3. My job is to take risks and overcome obstacles. Yes, I will get hurt. I have been hurt before and it’s going to happen again. My job is to continue to take risks and when I get hurt, recover and keep taking risks. Do you ask construction workers what they are going to do when they can’t lift 50lbs or climb ladders anymore? And…Ok, I will give it to you. Do you want to talk rare scenario? Just like with any job there is a chance that I will get hurt one day and never be able to perform again…but, the same thing can happen at your job. What about when a typist trips and breaks their wrist and can never type again or when a scientist gets into a car accident and can’t concentrate ever again? This is not something that is solely existent in my career. IT HAPPENS IN EVERY CAREER. And, just like you, when I get to that point…I will reevaluate.
  4. When you do something every day, you keep your body use to what you are doing. I work with a numerous amount of people in their 50’s that still operate like they are 20. It’s the same idea in careers that require a sharp mind. As long as a surgeon stays in their field and continues to practice their skill, their mind will remain sharp and their hands steady.
  5. Every year I have worked my income has gone up. Just because you think there isn’t money in this line of work, doesn’t mean there isn’t. Just like every other career line there is an obvious path to more lucrative positions. It is each individual person’s decision whether they want to move up that path or not.
  6. And finally…I love my job. I don’t have any fancy statistic, but I have been around enough people to know that many people HATE their job. If you forget everything I’ve written before this point, this still makes it all worth it. To still be excited every day to go to work, to not dread returning after vacation, to not count down the hours while at work…well, that’s more than point enough to justify what I am doing.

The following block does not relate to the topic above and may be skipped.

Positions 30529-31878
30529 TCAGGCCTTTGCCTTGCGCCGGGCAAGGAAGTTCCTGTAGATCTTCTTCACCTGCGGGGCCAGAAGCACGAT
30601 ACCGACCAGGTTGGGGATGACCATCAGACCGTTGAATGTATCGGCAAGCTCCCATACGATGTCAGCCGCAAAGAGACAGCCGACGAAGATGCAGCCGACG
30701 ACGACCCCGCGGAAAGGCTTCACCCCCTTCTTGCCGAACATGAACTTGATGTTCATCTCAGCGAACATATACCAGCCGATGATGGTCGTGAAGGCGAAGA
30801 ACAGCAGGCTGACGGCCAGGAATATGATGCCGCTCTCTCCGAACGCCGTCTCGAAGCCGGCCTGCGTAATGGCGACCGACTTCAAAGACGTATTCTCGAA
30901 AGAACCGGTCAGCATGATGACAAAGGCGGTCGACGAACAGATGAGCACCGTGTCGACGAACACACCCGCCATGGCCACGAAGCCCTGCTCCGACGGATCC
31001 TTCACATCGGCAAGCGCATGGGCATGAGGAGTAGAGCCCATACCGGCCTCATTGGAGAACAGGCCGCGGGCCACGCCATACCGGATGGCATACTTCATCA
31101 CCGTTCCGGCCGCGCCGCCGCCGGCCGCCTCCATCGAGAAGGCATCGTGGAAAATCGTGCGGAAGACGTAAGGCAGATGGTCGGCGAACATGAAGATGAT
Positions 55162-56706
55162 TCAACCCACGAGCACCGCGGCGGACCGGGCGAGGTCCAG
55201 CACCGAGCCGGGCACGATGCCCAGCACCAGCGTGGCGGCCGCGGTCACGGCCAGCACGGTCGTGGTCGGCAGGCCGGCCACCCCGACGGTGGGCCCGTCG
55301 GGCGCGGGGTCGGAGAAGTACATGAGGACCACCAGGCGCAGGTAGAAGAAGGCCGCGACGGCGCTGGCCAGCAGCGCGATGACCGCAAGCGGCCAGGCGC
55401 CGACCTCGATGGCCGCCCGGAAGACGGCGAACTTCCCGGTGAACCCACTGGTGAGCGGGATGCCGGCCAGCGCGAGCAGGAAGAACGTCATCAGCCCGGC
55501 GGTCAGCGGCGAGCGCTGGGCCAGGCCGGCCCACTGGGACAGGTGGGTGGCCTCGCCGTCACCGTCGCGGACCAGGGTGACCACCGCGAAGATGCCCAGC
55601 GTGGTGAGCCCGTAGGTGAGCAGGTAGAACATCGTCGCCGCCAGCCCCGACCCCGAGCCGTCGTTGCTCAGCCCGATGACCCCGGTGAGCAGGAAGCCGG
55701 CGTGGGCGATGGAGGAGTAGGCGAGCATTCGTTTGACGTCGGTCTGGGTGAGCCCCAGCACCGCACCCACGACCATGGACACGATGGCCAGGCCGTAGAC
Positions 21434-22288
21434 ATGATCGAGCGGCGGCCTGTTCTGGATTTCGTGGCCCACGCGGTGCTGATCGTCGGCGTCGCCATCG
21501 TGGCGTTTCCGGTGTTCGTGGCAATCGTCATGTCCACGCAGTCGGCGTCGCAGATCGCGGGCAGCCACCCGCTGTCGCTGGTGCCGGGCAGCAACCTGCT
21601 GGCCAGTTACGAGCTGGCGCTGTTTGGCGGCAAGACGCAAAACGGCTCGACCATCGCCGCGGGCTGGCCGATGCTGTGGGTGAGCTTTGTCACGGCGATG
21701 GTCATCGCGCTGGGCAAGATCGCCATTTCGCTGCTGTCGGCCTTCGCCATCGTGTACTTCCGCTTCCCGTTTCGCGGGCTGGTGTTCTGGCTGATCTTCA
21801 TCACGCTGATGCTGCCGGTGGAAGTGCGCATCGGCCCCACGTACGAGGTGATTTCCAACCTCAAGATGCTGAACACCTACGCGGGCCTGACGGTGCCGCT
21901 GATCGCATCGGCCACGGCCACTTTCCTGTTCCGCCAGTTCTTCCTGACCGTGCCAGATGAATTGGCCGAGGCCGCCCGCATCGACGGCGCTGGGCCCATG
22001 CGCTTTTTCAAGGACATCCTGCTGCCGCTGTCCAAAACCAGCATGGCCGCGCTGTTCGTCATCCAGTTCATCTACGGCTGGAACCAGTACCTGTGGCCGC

In summation. Leave me and my performer friends alone. I perform and will continue to perform. Get over it.

Zachary K Miller

3 thoughts on “I am a performer and this is my REAL career. Deal with it.

  1. This is super fantastic! It’s a strong post about a very common, very frustrating issue for performers. Thank you for writing this. 🙂

    As a teen aerialist (out with an injury right now actually Lol) I hear these comments and questions way too often. All of your points really hit home. Point #3 made me chuckle a little because it feels like just yesterday I explained to someone that, “Anyone can get hurt in any job. Accidents can happen to anyone at anytime.” I actually think I used a banker as an example… And, just in case the “worst” ever did occur, I would rather live a short life doing what I am absolutely passionate about than live for a million years doing something I can’t stand. You can’t do anyone any good if you’re miserable.

    So, anyway! Just a little encouragement for yah I hope. 😉 Keep up the amazing blog!! I’m considering a stunting career right now so I am very happy to have discovered it!! I really look forward to reading more!!